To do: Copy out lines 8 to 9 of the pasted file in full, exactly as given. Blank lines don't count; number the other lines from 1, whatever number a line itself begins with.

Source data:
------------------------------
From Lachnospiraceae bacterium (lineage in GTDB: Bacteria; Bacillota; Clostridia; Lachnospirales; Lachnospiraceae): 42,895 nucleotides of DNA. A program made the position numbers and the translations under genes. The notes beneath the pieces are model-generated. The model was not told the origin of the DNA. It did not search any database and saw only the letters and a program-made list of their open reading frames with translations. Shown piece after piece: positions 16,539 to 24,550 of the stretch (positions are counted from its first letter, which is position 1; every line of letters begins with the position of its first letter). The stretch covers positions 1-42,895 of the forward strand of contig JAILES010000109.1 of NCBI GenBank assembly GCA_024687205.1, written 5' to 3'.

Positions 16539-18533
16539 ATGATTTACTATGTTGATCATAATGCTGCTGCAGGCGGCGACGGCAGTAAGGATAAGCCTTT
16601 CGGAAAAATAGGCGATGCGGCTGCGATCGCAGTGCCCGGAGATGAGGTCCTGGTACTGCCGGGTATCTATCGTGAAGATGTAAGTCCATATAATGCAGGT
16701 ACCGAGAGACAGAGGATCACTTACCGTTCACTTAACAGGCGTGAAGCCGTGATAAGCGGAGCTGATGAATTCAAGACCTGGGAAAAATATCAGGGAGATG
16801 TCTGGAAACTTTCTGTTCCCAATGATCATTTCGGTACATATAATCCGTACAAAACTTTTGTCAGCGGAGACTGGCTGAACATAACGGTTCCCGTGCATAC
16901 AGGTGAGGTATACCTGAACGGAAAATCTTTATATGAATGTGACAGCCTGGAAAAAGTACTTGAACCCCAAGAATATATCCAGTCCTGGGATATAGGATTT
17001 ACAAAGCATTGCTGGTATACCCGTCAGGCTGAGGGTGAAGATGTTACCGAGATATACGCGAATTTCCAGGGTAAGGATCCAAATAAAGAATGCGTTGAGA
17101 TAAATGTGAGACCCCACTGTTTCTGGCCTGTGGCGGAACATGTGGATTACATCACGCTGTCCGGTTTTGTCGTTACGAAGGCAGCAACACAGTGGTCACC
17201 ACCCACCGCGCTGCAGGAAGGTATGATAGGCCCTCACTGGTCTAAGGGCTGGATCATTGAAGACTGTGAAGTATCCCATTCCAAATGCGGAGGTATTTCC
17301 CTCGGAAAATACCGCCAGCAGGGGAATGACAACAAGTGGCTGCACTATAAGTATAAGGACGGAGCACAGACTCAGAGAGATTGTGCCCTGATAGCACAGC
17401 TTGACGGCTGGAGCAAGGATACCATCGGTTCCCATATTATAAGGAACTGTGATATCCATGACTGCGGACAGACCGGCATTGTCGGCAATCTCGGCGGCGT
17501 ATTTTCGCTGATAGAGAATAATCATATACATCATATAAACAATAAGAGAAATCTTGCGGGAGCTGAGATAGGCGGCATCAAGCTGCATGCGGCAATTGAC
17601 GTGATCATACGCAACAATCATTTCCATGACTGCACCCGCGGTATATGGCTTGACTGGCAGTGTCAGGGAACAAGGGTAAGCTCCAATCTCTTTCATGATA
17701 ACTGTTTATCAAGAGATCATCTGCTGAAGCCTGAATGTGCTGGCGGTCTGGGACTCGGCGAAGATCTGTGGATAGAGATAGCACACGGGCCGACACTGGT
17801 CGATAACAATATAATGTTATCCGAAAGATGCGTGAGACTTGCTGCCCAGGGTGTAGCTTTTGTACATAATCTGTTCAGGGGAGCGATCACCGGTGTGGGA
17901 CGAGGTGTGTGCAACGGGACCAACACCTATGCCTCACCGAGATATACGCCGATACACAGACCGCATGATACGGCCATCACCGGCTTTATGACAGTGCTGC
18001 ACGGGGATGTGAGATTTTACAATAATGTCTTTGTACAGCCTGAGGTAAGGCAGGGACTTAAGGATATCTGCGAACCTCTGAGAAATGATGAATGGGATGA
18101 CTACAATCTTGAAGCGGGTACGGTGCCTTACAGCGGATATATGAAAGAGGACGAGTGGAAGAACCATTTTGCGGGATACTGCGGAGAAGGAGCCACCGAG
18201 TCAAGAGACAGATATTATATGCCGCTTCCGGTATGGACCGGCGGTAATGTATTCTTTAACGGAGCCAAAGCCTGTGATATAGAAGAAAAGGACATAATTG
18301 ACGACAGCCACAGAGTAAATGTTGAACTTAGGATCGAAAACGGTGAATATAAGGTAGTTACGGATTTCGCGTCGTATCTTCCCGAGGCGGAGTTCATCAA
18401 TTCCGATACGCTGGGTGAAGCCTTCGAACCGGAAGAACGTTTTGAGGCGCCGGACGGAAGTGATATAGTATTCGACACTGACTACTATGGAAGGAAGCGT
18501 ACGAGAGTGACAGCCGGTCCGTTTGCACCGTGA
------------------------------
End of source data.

17001 ACAAAGCATTGCTGGTATACCCGTCAGGCTGAGGGTGAAGATGTTACCGAGATATACGCGAATTTCCAGGGTAAGGATCCAAATAAAGAATGCGTTGAGA
17101 TAAATGTGAGACCCCACTGTTTCTGGCCTGTGGCGGAACATGTGGATTACATCACGCTGTCCGGTTTTGTCGTTACGAAGGCAGCAACACAGTGGTCACC